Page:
RESEARCH PAPER
First molecular identification and phylogenetic tree of Petasiger exaeretus Dietz, 1909 (Digenea: Echinostomatidae) from an intermediate host Radix auricularia (L., 1758) in Greater Zab river, Iraq
 
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Education College, Salahaddin University, Erbil, Iraq
CORRESPONDING AUTHOR
Shwan Khursheed Bashe   

Education college, Iraq
 
KEYWORDS
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ABSTRACT
Introduction:
Radix auricularia (Linnaeus, 1758) is a freshwater gastropod belongs to the Lymnaeidae (pond snails) family which act as intermediate hosts or vectors of various parasitic flukes. No study has yet been undertaken on the prevalence of Petasiger spp. infection in R. auricularia. Species of Petasiger (Dietz, 1909) are a cosmopolitan parasite that utilize snails as the first intermediate host, with vertebrates like amphibians larvae and fish as the second intermediate host, followed by fish-eating birds. The current paper is considered to be the first report of Petasiger exaeretus parasitized R. auricularia in Iraq, which is supported with molecular and phylogenetic analysis.

Material and methods:
Freshwater snails R. auricularia were collected during October 2016 – September 2017 from different locations of Sufaia village on the Greater Zab river, Erbil province, Iraq.

Results:
A total of 307 freshwater snails R. auricularia were collected, only five of them were infected with a prevalence of Petasiger exaeretus (1.62%).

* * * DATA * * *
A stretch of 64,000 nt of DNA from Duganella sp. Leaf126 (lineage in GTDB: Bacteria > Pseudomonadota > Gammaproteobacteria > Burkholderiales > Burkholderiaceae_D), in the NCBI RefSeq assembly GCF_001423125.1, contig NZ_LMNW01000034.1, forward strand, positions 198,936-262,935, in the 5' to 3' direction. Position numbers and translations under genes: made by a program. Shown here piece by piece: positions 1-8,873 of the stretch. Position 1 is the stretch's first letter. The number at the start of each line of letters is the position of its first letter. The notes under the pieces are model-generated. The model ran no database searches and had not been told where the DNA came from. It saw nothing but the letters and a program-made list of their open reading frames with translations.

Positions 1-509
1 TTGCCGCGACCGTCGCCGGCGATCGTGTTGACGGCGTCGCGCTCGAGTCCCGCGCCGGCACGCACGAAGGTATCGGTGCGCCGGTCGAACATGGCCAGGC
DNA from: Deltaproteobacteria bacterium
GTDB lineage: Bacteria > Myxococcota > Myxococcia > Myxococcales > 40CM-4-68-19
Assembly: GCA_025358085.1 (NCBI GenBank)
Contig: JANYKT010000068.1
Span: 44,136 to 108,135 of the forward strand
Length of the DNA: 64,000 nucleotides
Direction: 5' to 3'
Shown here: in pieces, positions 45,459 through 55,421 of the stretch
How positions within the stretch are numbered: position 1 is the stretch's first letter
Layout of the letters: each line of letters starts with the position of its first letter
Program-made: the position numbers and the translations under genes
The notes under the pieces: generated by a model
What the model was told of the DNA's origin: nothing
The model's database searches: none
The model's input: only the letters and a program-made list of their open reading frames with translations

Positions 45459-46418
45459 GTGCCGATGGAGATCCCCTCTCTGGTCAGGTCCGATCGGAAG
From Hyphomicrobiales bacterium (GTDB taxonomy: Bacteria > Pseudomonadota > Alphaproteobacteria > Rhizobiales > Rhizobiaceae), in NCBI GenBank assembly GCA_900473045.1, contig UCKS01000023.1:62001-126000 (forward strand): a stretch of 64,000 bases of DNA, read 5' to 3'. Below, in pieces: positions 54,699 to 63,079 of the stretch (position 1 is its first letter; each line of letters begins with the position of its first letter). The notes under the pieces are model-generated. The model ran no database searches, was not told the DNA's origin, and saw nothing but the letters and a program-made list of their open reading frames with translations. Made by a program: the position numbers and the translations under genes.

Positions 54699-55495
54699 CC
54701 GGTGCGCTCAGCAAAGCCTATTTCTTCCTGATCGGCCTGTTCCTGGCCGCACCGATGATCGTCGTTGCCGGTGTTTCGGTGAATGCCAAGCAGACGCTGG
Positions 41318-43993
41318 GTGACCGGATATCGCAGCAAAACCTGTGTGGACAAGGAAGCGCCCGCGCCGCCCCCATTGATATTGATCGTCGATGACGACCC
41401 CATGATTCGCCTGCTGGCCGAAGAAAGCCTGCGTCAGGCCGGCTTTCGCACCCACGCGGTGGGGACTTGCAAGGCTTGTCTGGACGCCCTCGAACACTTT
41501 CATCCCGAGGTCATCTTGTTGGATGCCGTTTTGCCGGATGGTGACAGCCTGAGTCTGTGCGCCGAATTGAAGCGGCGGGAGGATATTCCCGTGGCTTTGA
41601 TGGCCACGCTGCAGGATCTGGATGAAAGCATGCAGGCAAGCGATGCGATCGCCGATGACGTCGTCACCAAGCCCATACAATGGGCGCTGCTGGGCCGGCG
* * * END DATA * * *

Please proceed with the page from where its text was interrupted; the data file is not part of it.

Conclusions:
The current study agrees with the opinion of Selbach, Soldánová (26), which suggested the possibility of a much higher morphological diversity within Petasiger species, based on the number of described cercariae, compared with adult forms.It is clear that P. phalacrocoracis specimens have often been erroneously designated as P. exaeretus by many authors (Našincová et al., 1994). Certain morphological similarities and dissimilarities between P. exaeretus and P. phalacrocoracis can be detected: the pear-shaped body resembles P. exaeretus, whereas, P. phalacrocoracis have an elongated body.

ACKNOWLEDGEMENTS
The authors would like to thank Sarwat Al-Qassab, PhD (Molecular Biology, Biotechnology and Parasitology. University of Technology, Sydney, Australia) and Sardar S. Karash, PhD (Cell and Molecular Biology Program, University of Arkansas, Fayetteville, AR, USA), lecturers in the Biology Department of Salahaddin University Iraq.
 
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